The First “infantry tank”
The infantry tank concept was not new in 1935, when this model was planned. This was the main duty of tanks during WW1, to protect, precede or follow infantry in close support assault, in an attrition, fixed position battle. This was the traditional view of the Allies, nearly all officers having fought and learnt during WW1. Generally speaking, the infantry tank was viewed as a relatively small, slow (infantry pace), but heavily armored vehicle, designed to cope with enemy machine-gun nests and lightly fortified positions in a defensive line. Earlier classifications included light, medium and heavy tanks. The new one adopted the “infantry” and “cruiser” tanks, the latter being fast, more lightly armored, but capable of anti-tank actions. The General Staff published in 1935, following this new classification, the first infantry tank specifications (A11), in the context of a harsh economical crisis.
The best experienced company then, in terms of tank design and mass production, was Vickers, strong after the fresh success of the Mark E (or Vickers 6-ton). The same team which had worked previously on the Mark E, responded to the imposed specifications. These were very limiting, affected by a costs-cut frenzy. The General Staff wanted a relatively small tank built with as many as possible already available commercial components to reduce conception and manufacturing costs. Vickers quickly presented a prototype which perfectly answered this. It was a small, two-man vehicle, equipped with a small one-piece cast turret, a straight-cut hull, easy to build, and cheap mechanical components like the Ford V8 car engine, coupled with a Fordson six-speed gearbox, the same steering mechanism as in the Mark E, and a sprung bogie suspension system borrowed from the Mark IV Dragon artillery tractor. To save weight, due to the feeble engine, no protection was fitted for the main drivetrain. There were four big return rollers, and sixteen rubberless roadwheels in all.
Production of the Matilda I
The Matilda I had achieved its main objective and reached the specifications. A first order of 60 machines came in April 1937. Production really started at the beginning of 1938. 80 more were ordered in 1938, when war loomed ahead. In September 1939, the last Matilda I was delivered and placed in operational units. The official name was soon forgotten, in favor of the “Matilda” nickname. It is said that General Hugh Elles, Master-General of the Ordnance, described his new “toy” as the “Matilda”, according to its unique appearance but the name “Matilda” appeared before the first prototype was even constructed. The Matilda was, in 1939, far from perfect as a tank. Although much better armored compared to contemporary German tanks, it was conceived as a pure infantry tank, and only equipped with a standard issue Vickers watercooled .303 machine-gun (7.7 mm), and later, to improve its armor-piercing capabilities, with the scaled-up .50 inches caliber (12.7 mm) model.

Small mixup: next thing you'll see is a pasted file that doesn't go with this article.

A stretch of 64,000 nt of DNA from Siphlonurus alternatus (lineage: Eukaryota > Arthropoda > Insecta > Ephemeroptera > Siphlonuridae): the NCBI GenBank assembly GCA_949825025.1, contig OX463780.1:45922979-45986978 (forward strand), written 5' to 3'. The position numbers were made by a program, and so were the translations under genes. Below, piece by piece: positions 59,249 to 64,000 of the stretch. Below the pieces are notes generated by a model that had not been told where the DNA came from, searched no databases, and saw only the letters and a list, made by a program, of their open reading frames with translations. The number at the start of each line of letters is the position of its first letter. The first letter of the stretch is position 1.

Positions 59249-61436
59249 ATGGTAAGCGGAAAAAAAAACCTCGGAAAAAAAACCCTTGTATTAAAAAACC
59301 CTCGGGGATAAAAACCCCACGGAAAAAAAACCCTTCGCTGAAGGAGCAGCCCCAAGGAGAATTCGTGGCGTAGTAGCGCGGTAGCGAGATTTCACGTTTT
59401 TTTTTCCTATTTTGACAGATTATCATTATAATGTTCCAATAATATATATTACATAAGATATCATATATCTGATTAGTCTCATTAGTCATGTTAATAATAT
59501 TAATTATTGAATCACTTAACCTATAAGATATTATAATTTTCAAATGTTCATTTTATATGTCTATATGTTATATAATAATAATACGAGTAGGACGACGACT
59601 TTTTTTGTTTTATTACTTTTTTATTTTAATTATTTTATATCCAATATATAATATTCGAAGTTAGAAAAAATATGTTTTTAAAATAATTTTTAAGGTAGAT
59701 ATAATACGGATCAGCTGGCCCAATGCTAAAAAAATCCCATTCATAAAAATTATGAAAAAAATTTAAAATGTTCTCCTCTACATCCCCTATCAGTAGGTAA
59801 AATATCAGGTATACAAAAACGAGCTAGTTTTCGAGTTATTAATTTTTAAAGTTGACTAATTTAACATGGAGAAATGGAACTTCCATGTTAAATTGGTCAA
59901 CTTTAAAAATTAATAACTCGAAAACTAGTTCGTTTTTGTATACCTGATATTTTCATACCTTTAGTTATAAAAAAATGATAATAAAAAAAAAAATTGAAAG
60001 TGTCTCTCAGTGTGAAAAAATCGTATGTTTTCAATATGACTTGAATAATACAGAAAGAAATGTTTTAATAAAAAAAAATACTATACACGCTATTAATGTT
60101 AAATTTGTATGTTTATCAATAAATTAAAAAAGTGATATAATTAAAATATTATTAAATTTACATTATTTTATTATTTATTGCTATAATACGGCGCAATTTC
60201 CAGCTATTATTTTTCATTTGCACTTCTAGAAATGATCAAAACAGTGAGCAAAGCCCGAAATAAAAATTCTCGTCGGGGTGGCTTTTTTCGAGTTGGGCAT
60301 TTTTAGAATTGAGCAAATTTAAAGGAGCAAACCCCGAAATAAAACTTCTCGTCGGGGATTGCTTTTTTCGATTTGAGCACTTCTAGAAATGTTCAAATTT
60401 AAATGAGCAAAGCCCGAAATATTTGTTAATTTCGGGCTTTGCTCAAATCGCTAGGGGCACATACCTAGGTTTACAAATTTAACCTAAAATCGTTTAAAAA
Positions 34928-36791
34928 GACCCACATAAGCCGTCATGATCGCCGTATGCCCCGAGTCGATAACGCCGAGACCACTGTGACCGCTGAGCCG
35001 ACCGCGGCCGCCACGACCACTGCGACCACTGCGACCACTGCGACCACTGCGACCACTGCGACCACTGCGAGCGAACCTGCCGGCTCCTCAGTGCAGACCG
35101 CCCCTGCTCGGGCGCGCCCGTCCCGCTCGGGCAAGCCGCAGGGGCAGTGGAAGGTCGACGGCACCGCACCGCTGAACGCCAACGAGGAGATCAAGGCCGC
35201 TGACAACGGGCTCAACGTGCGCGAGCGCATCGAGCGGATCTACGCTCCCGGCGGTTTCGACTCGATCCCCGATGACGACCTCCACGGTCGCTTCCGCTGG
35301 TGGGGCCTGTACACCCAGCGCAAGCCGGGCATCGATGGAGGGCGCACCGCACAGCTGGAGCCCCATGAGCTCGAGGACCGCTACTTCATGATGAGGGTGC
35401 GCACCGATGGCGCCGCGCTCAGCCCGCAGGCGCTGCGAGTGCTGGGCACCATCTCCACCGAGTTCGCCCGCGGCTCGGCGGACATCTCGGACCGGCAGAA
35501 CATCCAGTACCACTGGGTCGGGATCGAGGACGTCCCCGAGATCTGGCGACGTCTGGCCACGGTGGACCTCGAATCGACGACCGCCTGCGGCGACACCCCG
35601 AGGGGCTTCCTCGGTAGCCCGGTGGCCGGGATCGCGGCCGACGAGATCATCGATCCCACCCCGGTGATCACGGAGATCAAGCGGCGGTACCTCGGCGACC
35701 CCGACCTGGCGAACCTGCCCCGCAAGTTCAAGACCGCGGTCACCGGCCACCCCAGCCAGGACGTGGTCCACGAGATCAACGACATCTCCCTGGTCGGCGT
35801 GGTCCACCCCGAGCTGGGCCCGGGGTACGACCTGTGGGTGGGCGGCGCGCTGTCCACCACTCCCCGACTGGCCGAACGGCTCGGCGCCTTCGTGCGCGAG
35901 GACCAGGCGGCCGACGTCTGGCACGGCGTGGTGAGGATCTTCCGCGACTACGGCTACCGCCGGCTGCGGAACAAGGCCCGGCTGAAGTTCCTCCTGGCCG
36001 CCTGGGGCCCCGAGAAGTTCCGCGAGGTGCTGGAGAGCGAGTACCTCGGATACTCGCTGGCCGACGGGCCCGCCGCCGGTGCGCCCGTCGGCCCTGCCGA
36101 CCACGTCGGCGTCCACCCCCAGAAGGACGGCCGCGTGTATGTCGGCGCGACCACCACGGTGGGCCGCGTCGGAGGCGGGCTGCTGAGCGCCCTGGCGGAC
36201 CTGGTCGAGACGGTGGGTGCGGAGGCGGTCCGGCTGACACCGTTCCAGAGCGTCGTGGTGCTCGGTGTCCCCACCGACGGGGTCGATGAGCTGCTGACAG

The Matilda I in action
The 140 available Matildas, mostly of later batches, which differed by minor detailing arrangements of the hull, storage boxes, lights, and its machine-gun. Despite its limited capabilities, these tanks were attached to the 1st Army Brigade sent with the BEF, alongside Matilda II tanks. These units fought in the north of France, and the Belgian frontier, around Arras, both in defense on the counter-offensive, even discomfiting the 7th Panzerdivision led by Rommel, a battle in which the Matilda II proved much more effective. Then, the last surviving units covered the perilous evacuation of Dunkirk, before being blow-up to prevent their capture. Others Matilda Is, which were stored in Great Britain, served as training tanks until the end of the war.
The cramped interior and small turret didn’t help the commander, which had to duck down to use the wireless, and direct the driver at the same time. The vulnerability of the tracks and rollers also proved a major issue which was never solved, although the hull and turret had proved immune to the German PaK 37 antitank gun. By 1939 it was aknowledged that this tank was not suited for its intended role, and already replaced by the much better known “Matilda”, in fact the brand-new Matilda II of WW2 fame.
|Matilda Mk.I specifications|
|Dimensions||4.85 x 2.28 x 1.86 m (15.91×7.48×6.1 ft)|
|Total weight, battle ready||11 tons|
|Propulsion||Ford V8 petrol|
70 bhp at 3500 rpm
|Speed||8 mph (13 km/h)|
|Range||80 mi (130 km)|
|Armament||0.303 or 0.5 in (7.7 or 12.7 mm) heavy machine-gun|
|Armor||From 10 to 60 mm (0.39-2.36 in)|
|Total production||140 in 1938-1939|
Matilda Mk.I, Infantry tank, Mk.I (A11). The first Matilda was completely overshadowed by the Mark II, a completely different model, although sharing the same name. This designation was originally invented as a nickname for the first, awkward, duck-tail look of the first infantry tank.
Matilda I, 1st Army Tank Brigade, defense of Arras, 15 May 1940. This unit fought against Panzer IIIs and IVs of general Rommel\’s 7th Panzer Division. Many surviving Matildas were left in France, most sabotaged, before and during the evacuation of Dunkirk.
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